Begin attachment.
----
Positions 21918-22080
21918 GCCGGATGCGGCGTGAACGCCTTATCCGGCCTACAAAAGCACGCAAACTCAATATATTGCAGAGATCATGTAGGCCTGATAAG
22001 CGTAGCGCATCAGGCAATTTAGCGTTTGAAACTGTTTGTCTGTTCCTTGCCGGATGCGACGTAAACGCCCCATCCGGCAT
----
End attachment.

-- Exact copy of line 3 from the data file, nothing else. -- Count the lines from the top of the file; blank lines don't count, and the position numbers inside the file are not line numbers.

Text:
22001 CGTAGCGCATCAGGCAATTTAGCGTTTGAAACTGTTTGTCTGTTCCTTGCCGGATGCGACGTAAACGCCCCATCCGGCAT